What the experts recommend
Seoul Kimchi 275 Upper Brook Street, Manchester (0161-273 5556) The table I manage to bag just before 7pm on a Tuesday night at this rammed Korean corner shop turned restaurant is “by far the worst table for two I have ever had the pleasure of lunging for”, says Jay Rayner in The Observer. It’s so close to the door you have to lean in every time anyone enters or leaves; it’s cramped; and the view is of a “quasiindustrial cul de sac”. Yet for the “cheap, gutsy Korean soul food” on offer here, I could forgive anything. Highlights include jeon (a thick savoury pancake) with squid and prawn; fried chicken with a “sweet and salty, hot and fiery” gochujang sauce (a “culinary opioid”); galbi (soy-marinated Korean beef ribs); and a bibimbap (rice bowl) of ground beef – “one of the single most satisfying items of comfort food available”. One point: Seoul Kimchi is unlicensed, but the food cries out for beer; you can bring your own drinks for minimal corkage. Meal for two: £30-£45.
The Wigmore 15 Langham Place, London W1 (020-7965 0198) This recently opened addendum to the swish Langham Hotel claims to be a pub, says Marina O’loughlin in The Guardian. And so it is – in the sense that it sells alcoholic beverages and its menu features pies, roasts and toasties. In other respects, The Wigmore is “as far removed from Wetherspoon as it’s possible to be while sharing the same atmosphere”. Walls decorated in a “beautiful”, high gloss sage green “bring to mind Victorian gin palaces; there’s intricate parquetry underfoot; and the bar appears to be lined with endpaper from ancient, precious books”. The food is pub grub as “reimagined by angels” (in the guise of consultant Michel Roux Jr). A “prince” among chicken pies – properly crisp crust, flavourful meat bound in cream and loads of leeks – comes with Robuchon-style, perfectly smooth buttery mash. I love the idea of crabmeat on tiny crumpets with slivers of nori. And a cheese toastie oozing “excellent aged cheddar, red onion, mustard and cornichons in the most lascivious way” is verging on Satanic. About £30 a head plus drinks.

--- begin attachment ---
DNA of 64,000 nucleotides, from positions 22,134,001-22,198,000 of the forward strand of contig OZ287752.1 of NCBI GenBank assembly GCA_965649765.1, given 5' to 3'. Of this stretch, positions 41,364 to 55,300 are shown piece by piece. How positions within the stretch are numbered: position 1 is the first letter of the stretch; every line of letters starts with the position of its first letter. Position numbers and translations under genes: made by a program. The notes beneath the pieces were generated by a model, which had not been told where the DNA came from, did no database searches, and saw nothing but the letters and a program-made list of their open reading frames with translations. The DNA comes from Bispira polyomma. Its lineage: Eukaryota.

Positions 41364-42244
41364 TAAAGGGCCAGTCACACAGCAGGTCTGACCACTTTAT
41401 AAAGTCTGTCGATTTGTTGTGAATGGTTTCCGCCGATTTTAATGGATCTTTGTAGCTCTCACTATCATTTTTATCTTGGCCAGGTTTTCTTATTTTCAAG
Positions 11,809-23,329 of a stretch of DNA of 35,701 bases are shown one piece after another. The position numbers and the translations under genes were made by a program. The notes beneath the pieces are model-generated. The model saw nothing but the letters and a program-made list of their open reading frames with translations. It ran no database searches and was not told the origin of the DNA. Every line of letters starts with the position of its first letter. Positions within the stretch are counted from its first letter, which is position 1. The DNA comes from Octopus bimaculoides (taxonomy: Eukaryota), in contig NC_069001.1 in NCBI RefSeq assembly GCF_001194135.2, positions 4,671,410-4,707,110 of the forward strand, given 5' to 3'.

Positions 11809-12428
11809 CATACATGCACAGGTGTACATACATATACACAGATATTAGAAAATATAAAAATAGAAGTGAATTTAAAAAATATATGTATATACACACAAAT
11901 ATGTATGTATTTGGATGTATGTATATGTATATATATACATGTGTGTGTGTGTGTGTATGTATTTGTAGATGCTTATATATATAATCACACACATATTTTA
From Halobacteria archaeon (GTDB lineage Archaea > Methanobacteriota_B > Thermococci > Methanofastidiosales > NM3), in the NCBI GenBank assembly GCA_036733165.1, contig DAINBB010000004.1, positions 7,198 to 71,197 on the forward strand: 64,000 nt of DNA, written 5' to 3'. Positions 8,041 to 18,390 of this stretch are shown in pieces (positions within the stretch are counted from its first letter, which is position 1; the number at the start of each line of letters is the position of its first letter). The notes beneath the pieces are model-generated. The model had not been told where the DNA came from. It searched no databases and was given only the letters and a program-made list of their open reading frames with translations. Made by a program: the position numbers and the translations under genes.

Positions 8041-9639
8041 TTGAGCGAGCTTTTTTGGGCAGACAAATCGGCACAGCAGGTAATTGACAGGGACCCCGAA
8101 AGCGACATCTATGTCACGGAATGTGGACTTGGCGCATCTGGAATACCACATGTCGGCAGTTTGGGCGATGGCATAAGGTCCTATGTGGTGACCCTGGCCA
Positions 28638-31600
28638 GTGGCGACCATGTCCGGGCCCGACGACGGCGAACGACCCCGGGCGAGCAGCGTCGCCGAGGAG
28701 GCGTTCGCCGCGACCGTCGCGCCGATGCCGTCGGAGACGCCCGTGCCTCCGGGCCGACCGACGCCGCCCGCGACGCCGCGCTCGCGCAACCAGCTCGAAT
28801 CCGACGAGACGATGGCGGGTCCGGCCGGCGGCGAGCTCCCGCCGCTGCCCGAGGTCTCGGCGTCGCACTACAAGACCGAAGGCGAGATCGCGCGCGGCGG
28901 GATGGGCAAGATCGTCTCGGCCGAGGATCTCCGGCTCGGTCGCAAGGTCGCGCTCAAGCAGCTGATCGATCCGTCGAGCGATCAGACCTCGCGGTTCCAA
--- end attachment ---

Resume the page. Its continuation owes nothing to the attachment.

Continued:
Mr Hanbury’s Mason Arms Station Road, South Leigh, Oxfordshire (01993-656238)
This just-opened place is part of a trendy new hotel chain called Artist Residence – and visually it’s a curious beast, says Michael Deacon in The Daily Telegraph. It is housed in a 16th century farmhouse, “cosy and dark” and traditional – but is decorated with “kitsch hipster artworks” including a vast neon sign that, in chaotic pink capitals, reads, “WHAT DID I DO LAST NIGHT?” Still, the staff are “extremely friendly” and the food is decent – local ingredients, vegetables they’ve grown in the garden – without being astounding. Grilled sardine is nicely salted, with a crunchy dusting of golden batter, complemented by fennel and buttery samphire. A “hearty wedge” of grouse is enlivened with pearl barley and cocoa nibs, girolle mushrooms, lardons and chunky savoy cabbage underneath. And a pudding of many flavours and textures – fat strawberries, champagne jelly, crumble, sorbet and ice cream – is “luscious”. Three courses for two: about £80 plus drinks
Mr Hanbury’s Mason Arms: “a curious beast”